smartphone (NPFire/


Limiting the potential abuse of smartphone sensors

With the increasing attention being paid to the internet of things security concerns  by legislators at both the state and federal levels, it’s worth considering the implications of the connected sensors that we carry with us everywhere we go -- those in our smartphones. Whether an agency has government-issued devices, official bring-your-own-device policies or a shadow BYOD system resulting from onerous smartphone restrictions, it’s vital IT managers understand the potential hazards associated with these most personal of sensors.

Smartphones are jam-packed with a variety of sensors that provide real-time data collection about everything from a device’s movement to its environment. Consider the collection of sensors in the iPhone Xs, for example.

  • Face ID (facial recognition): Scans the user’s face as part of the authentication process.
  • Barometer: Measures the device’s altitude based on ambient pressure.
  • Motion sensors (gyroscope, accelerometer and digital compass): Measure the device’s motion, including rotation, acceleration and direction.
  • Proximity sensor: Measures the distance of an object (like a user’s ear during a phone call) from the touchscreen.
  • Ambient light sensor: Measures the light level in the device’s environment for adjusting screen brightness.
  • Two cameras: Enable photo/video capture and streaming video.
  • Four microphones: Enable phone calls, Siri usage, audio memos and more.
  • GPS: Calculates the device’s location.
  • NFC: Enables Apple Pay (contactless payment) and more.
  • 3D Touch (pressure-sensitive display): Enables different options based on varying degrees of touchscreen force.

To combat the abuse of smartphone sensors, both iOS and Android have implemented permission models. In theory, it’s up to the user to explicitly approve access to certain sensors by an app or mobile website. In practice, however, permissions often obfuscate -- maliciously or unintentionally -- the requested access. Other issues related to permissions include:

  • Some forms of malware Trojanize legitimate apps and websites, prompting the user to accept seemingly innocuous permission requests, while root-level malware bypasses the permission model entirely.
  • In trying to reduce friction for users, explanations for permission requests are often minimal and may not fully capture the scope of the sensor activity requested.
  • There’s little to stop a developer from requesting more permissions than are actually needed for the app to function properly.
  • It’s not always clear to the user which permissions are required and which can be denied without breaking functionality.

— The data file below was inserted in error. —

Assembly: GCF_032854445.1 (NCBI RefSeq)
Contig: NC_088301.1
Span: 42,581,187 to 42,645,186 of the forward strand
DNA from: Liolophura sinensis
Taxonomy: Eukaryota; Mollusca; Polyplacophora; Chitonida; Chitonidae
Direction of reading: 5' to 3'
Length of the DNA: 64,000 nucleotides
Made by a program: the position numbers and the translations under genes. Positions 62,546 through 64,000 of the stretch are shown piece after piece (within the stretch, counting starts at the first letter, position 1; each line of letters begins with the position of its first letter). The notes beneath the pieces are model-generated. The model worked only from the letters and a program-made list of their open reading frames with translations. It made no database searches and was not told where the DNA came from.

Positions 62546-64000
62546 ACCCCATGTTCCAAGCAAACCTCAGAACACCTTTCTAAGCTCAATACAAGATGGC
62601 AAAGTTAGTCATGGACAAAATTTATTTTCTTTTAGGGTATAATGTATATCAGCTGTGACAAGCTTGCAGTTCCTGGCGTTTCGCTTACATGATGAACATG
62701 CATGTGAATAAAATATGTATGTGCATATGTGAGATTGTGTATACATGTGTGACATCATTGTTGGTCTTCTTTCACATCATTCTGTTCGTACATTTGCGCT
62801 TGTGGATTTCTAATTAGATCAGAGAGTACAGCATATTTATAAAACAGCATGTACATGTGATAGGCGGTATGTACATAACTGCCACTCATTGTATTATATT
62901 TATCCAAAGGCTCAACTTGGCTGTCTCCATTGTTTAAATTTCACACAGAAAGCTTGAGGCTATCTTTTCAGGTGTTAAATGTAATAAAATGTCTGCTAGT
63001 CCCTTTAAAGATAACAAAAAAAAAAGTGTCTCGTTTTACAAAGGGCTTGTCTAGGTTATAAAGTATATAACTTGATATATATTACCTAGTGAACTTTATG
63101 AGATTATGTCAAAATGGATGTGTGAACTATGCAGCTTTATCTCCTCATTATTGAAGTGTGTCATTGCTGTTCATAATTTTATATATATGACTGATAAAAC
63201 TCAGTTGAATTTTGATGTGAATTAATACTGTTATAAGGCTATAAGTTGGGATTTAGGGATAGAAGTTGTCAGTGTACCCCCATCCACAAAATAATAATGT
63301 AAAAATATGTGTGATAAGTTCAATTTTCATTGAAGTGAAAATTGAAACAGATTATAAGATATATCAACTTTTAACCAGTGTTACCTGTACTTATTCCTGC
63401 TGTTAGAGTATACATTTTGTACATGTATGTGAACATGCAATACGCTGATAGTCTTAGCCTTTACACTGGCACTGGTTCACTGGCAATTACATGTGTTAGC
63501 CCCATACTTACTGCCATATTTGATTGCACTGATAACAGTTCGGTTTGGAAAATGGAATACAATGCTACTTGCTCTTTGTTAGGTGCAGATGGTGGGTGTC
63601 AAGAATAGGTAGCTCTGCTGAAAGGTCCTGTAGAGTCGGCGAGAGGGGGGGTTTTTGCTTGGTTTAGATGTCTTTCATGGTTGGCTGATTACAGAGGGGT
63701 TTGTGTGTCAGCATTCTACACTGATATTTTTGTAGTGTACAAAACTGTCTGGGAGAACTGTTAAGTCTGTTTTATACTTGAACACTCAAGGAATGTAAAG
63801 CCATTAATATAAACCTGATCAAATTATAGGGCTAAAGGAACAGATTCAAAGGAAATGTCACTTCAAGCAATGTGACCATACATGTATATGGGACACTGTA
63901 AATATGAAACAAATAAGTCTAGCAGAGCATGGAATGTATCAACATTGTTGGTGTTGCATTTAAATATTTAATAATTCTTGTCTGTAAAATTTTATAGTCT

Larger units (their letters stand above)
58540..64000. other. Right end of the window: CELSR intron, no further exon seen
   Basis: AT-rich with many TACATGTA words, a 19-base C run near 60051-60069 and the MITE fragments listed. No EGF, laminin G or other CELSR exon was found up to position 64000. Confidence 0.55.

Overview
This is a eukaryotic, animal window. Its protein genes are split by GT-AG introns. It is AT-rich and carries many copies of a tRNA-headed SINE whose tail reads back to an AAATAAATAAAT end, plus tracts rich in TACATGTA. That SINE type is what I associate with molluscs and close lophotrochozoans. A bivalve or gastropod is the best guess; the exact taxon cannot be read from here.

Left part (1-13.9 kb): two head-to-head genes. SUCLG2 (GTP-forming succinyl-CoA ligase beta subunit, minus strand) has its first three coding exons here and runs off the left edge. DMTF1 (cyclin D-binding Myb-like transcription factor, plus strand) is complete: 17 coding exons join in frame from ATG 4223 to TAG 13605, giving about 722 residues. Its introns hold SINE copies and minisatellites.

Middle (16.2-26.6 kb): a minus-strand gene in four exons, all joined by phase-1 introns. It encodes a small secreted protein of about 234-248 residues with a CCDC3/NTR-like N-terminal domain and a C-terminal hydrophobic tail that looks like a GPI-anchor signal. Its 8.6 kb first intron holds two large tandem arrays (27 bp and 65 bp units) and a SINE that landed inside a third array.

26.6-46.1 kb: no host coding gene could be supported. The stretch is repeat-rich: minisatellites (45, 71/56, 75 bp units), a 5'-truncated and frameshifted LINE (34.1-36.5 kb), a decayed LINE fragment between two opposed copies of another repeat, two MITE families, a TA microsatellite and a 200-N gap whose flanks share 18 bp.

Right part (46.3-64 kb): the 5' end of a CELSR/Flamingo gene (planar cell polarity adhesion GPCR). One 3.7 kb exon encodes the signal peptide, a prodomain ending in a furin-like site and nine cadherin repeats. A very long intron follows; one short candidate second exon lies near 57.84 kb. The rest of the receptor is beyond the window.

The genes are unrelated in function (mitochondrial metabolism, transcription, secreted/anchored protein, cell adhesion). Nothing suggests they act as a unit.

• Most users have been conditioned to accept all permissions, regardless of consequences.
  • Permissions requested may not be a direct mapping to the actual methods exposed by the operating system, resulting in excessive access.
  • The use of certain sensors -- like motion, lighting and proximity -- may not require any permissions at all.

The potential for abuse of smartphone sensors is enormous, whether for surveillance capitalism (data collection and user tracking for the purposes of targeted advertising) or just outright surveillance. We’ve already seen hackers remotely hijack smartphone cameras and microphones as a surveillance technique. We’ve seen location data captured by apps beyond users’ reasonable expectations. And we’ve seen websites use a device’s motion sensors as a means of browser fingerprinting. It’s entirely possible that apps in the wild may be abusing microphone permissions to capture snippets of conversations. In the future, we may see novel techniques like keylogging via the device’s gyroscope and microphone, tracking movements through the device’s motion sensors and mapping environments with the device’s ambient light sensor.

The Department of Defense has long recognized the problems associated with compromised smartphone sensors, which is why it has banned personal mobile devices from secure spaces. But for government agencies not regularly dealing with classified information, outright bans ignore the productivity gains associated with having a 24/7 mobile companion. In addition to the usual practices for defending against mobile threats  -- such as purchasing only vetted mobile devices and software --  here are three recommendations for managing smartphone sensors without resorting to a ban:

  1. Use mobile device management or enterprise mobility management tools to safeguard smartphone sensors. Depending on an agency's needs, IT managers may restrict camera/microphone access for certain roles or within geofenced areas, enforce policies regarding sensor usage and restrict sensor-based permissions assigned to any given app.
  2. Educate users on the surveillance risks associated with the latest spyware. Employees should be aware that conversations made in the vicinity of an off-the-shelf smartphone can be intercepted by threat actors and leveraged against the user or the organization.
  3. Adopt anti-surveillance technologies -- like those that provide real-time audio masking or block radio frequency signals -- to prevent the capture of actionable information.

It’s no secret that government employees are a top target for threat actors or that smartphones are especially attractive vector because of the huge amount of information their sensors capture. But through proactive defense, user education and policy enforcement, smartphones can continue to be vital tools for conducting government business.

About the Author

Mike Fong is the founder and CEO of Privoro.


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